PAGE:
Under current fiscal restraints, local communities will experience economic impacts regardless of a congressional decision regarding BRAC authorization. This has the harmful and unintended consequence of forcing the Military Departments to consider cuts at all installations, without regard to military value. … Without BRAC, local communities' ability to plan and adapt to these changes is less robust and offers fewer protections than under BRAC law.
Tim Ford, CEO of the Association of Defense Communities, warns about the impact that this death-by-a-thousand-cuts approach is having. “The concern is that cuts are happening anyway on a smaller scale,” he said. “Downsizing is occurring, but in a piece meal manner.” Unsurprisingly, an overwhelming majority of the communities ADC represents would prefer a BRAC to the current alternative.
While base closures cost money up front, the data shows that savings begin to accrue almost immediately. In the first round of BRAC, the savings began in fiscal year (FY) 1990—the first year of implementation—at a meager $72 million and then rose steadily to $1.5 billion annually by FY 1995. The second round of BRAC was even more impressive, with savings beginning at $548 million in the first year of implementation, FY 1992, and rising to a peak of $3.4 billion in FY 1997. The third and fourth BRAC rounds in the late 1990s followed a similar pattern.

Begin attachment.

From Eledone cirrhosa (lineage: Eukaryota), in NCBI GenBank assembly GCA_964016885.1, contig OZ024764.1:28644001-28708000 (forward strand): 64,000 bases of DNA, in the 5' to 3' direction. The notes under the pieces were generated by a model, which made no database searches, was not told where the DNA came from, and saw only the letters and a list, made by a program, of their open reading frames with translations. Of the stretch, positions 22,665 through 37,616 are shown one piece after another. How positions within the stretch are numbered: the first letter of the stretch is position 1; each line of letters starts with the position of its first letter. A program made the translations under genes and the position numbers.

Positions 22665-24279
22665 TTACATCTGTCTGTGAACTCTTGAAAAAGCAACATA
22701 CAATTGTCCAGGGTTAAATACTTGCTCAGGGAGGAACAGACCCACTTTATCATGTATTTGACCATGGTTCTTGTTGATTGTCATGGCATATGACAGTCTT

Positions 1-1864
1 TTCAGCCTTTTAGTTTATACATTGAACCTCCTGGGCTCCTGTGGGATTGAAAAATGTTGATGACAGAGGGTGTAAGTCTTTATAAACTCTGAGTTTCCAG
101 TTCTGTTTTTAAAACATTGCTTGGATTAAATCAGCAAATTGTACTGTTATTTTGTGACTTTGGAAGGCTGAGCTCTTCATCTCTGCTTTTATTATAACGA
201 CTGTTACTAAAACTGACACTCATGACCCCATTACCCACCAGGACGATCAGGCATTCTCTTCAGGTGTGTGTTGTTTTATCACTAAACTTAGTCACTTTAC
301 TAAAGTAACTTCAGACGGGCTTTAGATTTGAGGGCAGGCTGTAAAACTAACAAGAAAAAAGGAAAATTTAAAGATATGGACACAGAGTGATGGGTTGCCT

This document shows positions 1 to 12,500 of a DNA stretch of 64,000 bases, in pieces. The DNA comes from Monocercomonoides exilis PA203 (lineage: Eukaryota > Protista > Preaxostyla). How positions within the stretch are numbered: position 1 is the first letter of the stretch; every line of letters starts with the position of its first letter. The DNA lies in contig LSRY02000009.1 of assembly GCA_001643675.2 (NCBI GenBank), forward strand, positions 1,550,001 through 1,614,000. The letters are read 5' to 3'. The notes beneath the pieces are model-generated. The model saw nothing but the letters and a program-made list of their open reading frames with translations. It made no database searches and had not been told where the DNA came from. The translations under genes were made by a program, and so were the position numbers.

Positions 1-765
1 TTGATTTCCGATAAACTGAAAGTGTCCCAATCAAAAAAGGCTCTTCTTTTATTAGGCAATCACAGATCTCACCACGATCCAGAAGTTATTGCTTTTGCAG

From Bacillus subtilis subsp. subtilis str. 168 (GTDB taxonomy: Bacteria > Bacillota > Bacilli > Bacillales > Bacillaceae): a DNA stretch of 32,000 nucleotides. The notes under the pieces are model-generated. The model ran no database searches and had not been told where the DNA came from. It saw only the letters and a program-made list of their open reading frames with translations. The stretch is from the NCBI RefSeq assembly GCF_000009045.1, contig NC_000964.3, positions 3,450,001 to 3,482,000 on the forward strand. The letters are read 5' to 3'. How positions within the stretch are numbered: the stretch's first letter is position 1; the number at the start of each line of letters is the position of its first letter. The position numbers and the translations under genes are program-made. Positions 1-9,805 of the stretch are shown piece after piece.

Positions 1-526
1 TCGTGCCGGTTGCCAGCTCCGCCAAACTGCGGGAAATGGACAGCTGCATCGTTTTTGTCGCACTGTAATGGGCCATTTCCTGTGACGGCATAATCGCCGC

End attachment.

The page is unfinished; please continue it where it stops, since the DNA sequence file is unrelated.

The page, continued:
Today, the first four BRAC rounds together are producing annual recurring savings of around $7 billion. Even the much-criticized 2005 BRAC—which focused mostly on realignment of functions at existing facilities, and closed far fewer bases than in preceding rounds—is producing nearly $5 billion in annual savings.
Members of Congress who profess great concern about cutting waste, but who claim that an overseas BRAC must come first, are being disingenuous: the Pentagon retains the ability to close military facilities not on U.S. soil, and has done so, but Congress has blocked closures here at home for over a decade. In that time, the military has been forced to allocate resources away from the training and equipping of our soldiers, and toward maintaining unneeded and unwanted infrastructure. Local communities have been deprived of the support that BRAC would provide, and have been denied access to property that could be put to productive use. Meanwhile, many tens of billions of taxpayers’ dollars have been wasted.
BRAC has proven to be a fair and efficient process for making the difficult but necessary decisions related to the configuration of our military’s infrastructure. In the absence of a BRAC, defense communities are hurting. Although members of Congress have blocked base closures with the intent of helping these communities, they are actually making the problem worse. The time to act is now. Congress should grant our military the authority to eliminate waste, and ensure that vital defense resources flow to where they are most needed.
A PDF of the open letter is available online.